June 7, 1990
Digest: A judge, under certain circumstances, should disqualify himself in all matters handled by attorneys and their associates, who previously had testified at a hearing involving the judge before the Commission on Judicial Conduct, where the hearing resulted in a public censure of the judge, even if the attorneys consent to the judge's presiding.
Rules: 22 NYCRR 100.2, 100.3(d) ; Canons 3(C)(1), 3D, Code of Judicial Conduct; N.Y. State Bar Association, Committee on Professional Ethics, Opinion 602; Op. 89-154, Adv. Com. Jud. Ethics.
An administrative judge requests reconsideration of Opinion 89-154 of this Committee, which held that a trial judge should disqualify himself in all matters handled by attorneys and their associates, who previously had testified at a hearing involving the judge before the Commission on Judicial Conduct, where the hearing resulted in the public censure of the judge. The administrative judge, on the basis of a resolution adopted by the local bar association, inquires whether the censured judge may preside over a case if both parties, after the judge has made full disclosure of the facts, have consented, in writing, to the judge's presiding.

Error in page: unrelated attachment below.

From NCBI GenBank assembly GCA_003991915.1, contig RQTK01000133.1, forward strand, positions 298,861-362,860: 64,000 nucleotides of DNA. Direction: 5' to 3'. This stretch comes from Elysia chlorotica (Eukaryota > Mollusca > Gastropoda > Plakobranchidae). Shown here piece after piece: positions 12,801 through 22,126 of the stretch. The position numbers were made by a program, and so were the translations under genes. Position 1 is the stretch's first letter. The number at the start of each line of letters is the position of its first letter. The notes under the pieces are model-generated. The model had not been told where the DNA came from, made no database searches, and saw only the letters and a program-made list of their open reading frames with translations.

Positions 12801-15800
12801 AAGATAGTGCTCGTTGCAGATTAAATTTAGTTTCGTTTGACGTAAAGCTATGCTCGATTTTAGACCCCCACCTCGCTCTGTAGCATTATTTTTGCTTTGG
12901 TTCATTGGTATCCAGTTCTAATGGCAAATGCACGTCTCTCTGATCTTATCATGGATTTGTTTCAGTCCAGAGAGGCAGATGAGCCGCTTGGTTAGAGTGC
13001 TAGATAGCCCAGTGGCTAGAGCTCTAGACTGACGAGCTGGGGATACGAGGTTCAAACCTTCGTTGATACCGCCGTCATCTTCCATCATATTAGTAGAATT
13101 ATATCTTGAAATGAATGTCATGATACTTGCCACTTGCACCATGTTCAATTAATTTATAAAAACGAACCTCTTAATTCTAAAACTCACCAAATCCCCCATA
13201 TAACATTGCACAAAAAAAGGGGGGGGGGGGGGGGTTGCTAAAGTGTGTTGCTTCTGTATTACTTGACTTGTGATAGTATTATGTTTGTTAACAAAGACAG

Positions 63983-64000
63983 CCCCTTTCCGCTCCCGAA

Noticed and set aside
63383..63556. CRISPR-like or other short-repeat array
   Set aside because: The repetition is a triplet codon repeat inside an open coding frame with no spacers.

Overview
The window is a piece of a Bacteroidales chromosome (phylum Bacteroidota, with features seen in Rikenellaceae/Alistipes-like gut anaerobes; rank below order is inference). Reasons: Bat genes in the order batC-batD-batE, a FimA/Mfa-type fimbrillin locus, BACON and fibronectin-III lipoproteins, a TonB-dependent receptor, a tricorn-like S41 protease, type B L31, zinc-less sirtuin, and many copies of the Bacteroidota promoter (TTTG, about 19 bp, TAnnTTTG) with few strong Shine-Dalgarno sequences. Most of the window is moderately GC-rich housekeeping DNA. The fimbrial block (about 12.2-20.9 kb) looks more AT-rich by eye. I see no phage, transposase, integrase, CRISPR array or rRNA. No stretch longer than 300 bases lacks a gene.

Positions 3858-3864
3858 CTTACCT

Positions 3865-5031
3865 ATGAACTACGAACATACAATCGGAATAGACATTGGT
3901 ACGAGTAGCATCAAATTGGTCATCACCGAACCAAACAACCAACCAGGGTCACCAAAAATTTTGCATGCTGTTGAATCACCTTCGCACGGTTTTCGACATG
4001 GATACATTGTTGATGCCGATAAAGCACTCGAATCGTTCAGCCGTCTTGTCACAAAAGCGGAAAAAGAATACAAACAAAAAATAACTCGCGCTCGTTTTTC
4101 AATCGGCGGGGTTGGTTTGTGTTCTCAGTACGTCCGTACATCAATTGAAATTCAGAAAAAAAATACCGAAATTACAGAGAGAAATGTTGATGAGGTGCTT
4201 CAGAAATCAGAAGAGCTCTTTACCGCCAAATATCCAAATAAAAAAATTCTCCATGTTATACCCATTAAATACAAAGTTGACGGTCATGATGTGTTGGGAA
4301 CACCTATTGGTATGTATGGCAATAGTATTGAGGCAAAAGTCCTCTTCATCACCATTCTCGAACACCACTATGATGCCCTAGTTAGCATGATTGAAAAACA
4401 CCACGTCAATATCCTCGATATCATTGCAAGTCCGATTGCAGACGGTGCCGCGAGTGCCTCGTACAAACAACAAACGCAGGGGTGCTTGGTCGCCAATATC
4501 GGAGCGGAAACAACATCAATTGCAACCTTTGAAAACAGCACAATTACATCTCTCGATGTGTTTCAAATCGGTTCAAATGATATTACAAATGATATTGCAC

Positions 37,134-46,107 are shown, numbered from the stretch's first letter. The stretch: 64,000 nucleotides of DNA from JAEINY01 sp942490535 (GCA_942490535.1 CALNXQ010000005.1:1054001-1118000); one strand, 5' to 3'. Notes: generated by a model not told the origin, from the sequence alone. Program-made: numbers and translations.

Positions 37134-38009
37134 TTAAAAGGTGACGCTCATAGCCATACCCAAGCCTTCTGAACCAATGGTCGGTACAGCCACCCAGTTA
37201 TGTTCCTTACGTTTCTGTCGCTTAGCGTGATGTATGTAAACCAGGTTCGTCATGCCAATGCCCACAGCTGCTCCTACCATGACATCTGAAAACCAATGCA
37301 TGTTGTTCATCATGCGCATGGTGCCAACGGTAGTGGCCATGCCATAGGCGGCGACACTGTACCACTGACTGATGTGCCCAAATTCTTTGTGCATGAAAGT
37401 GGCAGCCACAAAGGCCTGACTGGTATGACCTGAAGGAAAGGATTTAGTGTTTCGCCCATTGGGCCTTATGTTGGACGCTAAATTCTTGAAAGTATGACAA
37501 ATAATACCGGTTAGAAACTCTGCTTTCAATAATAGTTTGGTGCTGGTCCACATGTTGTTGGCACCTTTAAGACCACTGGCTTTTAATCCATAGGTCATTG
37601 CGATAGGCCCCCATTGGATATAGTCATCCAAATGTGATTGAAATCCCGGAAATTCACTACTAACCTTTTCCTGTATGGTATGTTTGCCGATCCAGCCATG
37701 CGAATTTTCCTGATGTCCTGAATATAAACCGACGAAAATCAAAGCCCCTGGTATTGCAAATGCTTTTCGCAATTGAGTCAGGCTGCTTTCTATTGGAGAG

The Advisory Committee, in issuing Opinion 89-154, has pointed out, in effect, that Opinion 89-154 relates to a factual situation that is almost sui generis, as explained in that Opinion.
After full consideration, the Committee adheres to its original determination, because of the possible appearance of mutual hostility and the need to assure the public that proceedings in the court will not be affected by rancor or favor. Accordingly, the judge should not preside in such instances, even where both parties consent to the judge's continued participation in the case.